31st Annual Meeting of the DPS, October 1999
Session 54. Outer Planet Physics II Posters
Poster Group II, Thursday-Friday, October 14, 1999, Kursaal Center

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[54.02] Metastable Cyclones in Jupiter: Interactions between White Ovals and the Rise of Very Dark Spots in 1998 and 1999

B.M. Fisher, G.S. Orton, P. Yanamandra-Fisher, M. Ressler (JPL/Caltech), P. Fukamura-Sawata, W. Golisch, D. Greip (Inst. For Astronomy, IRTF), J. Spencer (Lowell Obs.), L. Stromovsky, F. Fry (U. Wisconsin)

Two examples of discrete cyclonic regions that were at least metastable were observed in 1998 and 1999. Each shows characteristics of a forced convergence and downwelling. One is the cyclonic region that appeared between two white ovals during their closest approach to one another in June of 1999. The other is the most recent example of small spots with unprecedented low albedo and high 5-\mum radiance.

In the first case, white ovals FA and ``BE'' converged toward one another starting late in the summer of 1998 at a rate near 0.09\circ/day. Then their relative motion stopped, and from early June 1999, their positions remained stationary. Their positions were detected using the L' filter (effective wavelength 3.78 \mum) in the NASA Infrared Telescope Facility (IRTF) near-infrared camera, NSFCAM. On June 30, 1999, and July 2, near their closest proximity, a third feature was observed between and slightly north of their centers. This feature appeared to have fewer particulates above the 1-bar level than the surrounding regions to the north and south; it also appeared \underbar{warmer} than its surroundings by +1.0 K, as opposed to the \underbar{cooler} temperatures of FA and ``BE'' (-1.3 K and -2.6 K, respectively).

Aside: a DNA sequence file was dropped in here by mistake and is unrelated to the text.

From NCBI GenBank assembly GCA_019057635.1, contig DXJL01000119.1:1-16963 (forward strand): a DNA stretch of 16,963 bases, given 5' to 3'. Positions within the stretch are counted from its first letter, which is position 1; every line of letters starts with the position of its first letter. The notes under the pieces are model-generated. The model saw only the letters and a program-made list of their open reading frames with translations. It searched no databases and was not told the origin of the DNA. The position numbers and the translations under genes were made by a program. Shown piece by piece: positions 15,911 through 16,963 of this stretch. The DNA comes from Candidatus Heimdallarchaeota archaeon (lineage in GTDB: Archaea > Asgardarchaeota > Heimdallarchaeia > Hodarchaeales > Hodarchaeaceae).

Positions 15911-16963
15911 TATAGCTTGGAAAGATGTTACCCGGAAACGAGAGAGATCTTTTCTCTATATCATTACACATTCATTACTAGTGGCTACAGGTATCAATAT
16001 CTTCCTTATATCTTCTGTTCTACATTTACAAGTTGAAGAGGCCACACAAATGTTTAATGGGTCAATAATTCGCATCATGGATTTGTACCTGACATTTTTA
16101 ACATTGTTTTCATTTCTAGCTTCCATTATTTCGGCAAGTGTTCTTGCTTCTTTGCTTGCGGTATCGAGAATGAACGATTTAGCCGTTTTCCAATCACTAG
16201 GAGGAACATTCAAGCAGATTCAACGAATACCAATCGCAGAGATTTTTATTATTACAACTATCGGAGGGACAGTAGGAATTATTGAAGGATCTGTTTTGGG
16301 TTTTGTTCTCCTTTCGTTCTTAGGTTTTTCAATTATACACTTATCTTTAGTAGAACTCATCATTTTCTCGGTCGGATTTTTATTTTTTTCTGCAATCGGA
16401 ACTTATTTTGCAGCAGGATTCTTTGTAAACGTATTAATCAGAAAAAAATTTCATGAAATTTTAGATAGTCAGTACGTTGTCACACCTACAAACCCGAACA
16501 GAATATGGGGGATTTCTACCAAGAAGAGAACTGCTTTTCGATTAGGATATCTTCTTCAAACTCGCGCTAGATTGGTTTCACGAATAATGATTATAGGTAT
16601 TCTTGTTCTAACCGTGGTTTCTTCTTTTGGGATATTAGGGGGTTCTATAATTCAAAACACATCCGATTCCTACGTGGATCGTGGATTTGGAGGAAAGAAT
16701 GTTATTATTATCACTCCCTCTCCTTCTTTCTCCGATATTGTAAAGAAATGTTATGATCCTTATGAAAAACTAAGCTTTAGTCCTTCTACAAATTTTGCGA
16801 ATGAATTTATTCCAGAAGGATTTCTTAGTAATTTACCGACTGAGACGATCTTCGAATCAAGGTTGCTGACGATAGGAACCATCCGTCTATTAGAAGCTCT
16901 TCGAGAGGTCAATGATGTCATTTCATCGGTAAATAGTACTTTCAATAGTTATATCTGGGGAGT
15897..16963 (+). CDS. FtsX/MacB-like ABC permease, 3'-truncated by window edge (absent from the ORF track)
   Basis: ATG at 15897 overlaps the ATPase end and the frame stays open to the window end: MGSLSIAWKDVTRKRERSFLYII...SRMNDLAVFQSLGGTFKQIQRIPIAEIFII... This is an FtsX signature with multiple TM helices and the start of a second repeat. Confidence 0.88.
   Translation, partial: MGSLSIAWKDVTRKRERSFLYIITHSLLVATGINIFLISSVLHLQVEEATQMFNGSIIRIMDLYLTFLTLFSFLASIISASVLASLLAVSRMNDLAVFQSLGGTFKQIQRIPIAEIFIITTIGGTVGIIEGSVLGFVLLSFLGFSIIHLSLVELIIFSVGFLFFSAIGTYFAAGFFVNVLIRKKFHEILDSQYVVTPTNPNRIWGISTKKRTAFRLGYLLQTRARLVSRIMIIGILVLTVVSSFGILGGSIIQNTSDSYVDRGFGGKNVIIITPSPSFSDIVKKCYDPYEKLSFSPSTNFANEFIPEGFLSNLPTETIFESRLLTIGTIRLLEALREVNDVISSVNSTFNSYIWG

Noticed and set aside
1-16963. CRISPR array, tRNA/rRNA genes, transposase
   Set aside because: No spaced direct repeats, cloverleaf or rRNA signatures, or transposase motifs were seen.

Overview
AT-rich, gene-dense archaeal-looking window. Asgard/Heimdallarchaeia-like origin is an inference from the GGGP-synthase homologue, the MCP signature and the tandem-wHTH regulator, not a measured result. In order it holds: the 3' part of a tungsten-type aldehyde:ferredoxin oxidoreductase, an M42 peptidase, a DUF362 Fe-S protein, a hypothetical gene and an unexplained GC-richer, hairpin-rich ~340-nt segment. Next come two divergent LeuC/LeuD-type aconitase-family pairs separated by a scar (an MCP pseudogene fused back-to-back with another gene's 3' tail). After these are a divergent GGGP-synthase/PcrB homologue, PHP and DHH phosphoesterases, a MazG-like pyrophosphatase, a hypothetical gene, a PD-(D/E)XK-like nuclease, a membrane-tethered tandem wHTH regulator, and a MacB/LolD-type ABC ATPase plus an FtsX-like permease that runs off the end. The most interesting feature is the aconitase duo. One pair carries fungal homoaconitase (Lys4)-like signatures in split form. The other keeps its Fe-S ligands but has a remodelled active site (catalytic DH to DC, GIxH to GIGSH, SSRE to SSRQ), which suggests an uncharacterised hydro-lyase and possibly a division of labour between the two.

The second feature is a small dark spot, also near 30\circS planetocentric latitude. This feature developed into a very low albedo spot and evolved into a dark ring that was bright at 5 \mum. The feature was observed to be warmer than its surroundings in kinetic temperature near the 200-mbar level, by about 1.7 K. It appears to be solitary in nature. The dark nature of the visible cloud material suggests that dark albedo clouds may be characteristic of the atmosphere at several bars pressure, although the color and albedo are different from 5-\mum hot spots.

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